Power analyzer pulls in scope functions for energy-saving designs

By Chris Edwards |  No Comments  |  Posted: January 15, 2014
Topics/Categories: Blog - Embedded, PCB  |  Tags: , ,  | Organizations:

Test and measurement supplier Yokogawa has pulled together power meter and oscilloscope functions into a hybrid instrument that the company believes is needed to deal with a growing number of designs that either have to meet increasingly stringent energy-usage regulations or deal with often unpredictable renewable-energy systems.

Packaged like a digital oscilloscope with 20MHz bandwidth and a sampling rate up to 100Msample/s, the PX8000 was designed to offer more reliable power measurements that simply using a scope with a current shunt or some other form of current sensor as well as providing maths functions and history recall useful for spotting problems with harmonics and transients.

Clive Davis, manager of test and measurement marketing for Yokogawa in Europe and Africa, says: “We are not saying you can’t use an oscilloscope to measure power but you can’t expect, if you put it on, to get accuracy better than 5 to 10 per cent. That level of accuracy might be enough for the early stages of development but it’s not enough to test for compliance to standards.

Yokogawa's PX8000 power-analysis instrument

Image Yokogawa's PX8000 power-analysis instrument

“People try to use an oscilloscope to measure power because it feels easy. But oscilloscopes are not designed to be temperature stable,” says Davis, leading to problems with drift in measurements. He adds: “A fundamental issue is the transient nature of power. That’s where you need integration between the power meter and oscilloscope, because the [conventional] oscilloscope isn’t calibrated.”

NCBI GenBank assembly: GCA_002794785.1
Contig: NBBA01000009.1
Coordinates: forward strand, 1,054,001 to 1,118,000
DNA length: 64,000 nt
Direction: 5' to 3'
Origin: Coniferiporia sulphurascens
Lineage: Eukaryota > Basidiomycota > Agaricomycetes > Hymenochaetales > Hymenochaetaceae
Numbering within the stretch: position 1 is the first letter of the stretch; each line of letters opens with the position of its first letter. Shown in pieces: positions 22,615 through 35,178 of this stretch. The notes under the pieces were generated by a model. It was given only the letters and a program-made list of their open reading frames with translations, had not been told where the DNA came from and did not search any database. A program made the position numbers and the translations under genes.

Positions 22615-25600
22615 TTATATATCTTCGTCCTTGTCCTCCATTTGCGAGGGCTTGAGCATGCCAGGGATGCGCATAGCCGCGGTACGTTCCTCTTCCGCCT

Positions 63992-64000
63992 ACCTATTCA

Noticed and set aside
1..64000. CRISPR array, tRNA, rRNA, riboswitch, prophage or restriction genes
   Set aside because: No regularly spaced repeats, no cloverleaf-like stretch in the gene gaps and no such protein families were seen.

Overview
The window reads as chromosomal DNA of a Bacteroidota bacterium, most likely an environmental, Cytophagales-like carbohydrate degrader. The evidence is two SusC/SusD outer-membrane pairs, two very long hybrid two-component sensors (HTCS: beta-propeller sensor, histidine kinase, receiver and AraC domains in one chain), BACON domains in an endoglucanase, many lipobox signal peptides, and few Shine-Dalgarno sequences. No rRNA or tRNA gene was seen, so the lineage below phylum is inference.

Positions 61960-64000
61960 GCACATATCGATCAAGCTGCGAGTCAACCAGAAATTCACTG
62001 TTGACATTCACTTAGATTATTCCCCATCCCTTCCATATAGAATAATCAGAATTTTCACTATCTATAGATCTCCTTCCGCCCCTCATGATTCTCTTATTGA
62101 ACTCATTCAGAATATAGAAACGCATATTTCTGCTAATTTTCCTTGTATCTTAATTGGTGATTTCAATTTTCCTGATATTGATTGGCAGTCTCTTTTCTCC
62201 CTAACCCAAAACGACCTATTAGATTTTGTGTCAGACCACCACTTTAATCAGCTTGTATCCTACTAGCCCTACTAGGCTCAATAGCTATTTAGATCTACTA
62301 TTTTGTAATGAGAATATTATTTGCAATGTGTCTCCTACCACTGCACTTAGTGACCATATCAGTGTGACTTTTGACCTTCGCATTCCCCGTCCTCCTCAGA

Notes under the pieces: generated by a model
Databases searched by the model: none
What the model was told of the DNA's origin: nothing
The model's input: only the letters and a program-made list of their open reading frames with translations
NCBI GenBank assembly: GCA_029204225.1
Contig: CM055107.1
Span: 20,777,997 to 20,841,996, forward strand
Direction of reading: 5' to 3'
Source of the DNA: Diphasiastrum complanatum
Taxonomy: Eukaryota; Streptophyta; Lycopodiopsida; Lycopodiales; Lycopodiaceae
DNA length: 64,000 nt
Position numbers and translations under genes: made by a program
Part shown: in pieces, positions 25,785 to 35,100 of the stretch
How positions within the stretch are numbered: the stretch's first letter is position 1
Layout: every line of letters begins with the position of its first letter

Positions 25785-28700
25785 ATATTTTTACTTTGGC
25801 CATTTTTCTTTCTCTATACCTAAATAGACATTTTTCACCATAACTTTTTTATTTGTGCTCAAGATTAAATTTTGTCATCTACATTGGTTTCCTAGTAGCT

Power measurement, says Davis, is focusing more on changes in behavior as systems rapidly shift between operating modes, than on the stready-state measurements used to check harmonics, power factors and long-term efficiency.

“With transient power or non-continuous measurements of power, with a printer, for example, sometimes working hard, sometimes not, you want to look at power relative to its duty cycle,” says Davis. “A standard power meter can’t do that. The changes you are looking for get averaged out. That’s why people try to use waveform based products to measure power.”

The instrument samples to 12bit resolution and can be used, the company says, for accurate measurement of inverter pulse shapes, which can then be used to fine-tune inverter efficiency. A choice of input modules covers voltage, current and sensor measurements at voltages up to 1000 Vrms and currents up to 5Arms. Higher values are possible with external current sensors. Basic accuracy is down to ±0.1 per cent.

Mohammed Hafeez, product marketing manager for Europe and Africa, says the harmonics analysis is a key component, up to surprisingly high orders, for applications that include power supplies and wireless power chargers, where the inductive energy transfer components can lead to high frequencies being injected into the power signal. The PX8000 will analyze harmonics up to the 500th order.

“One manufacturer was making adapters. Some were overheating and burning out,” says Mohammed. “When we did an analysis we found a harmonic of the 384th order and that was causing the heat issue.”

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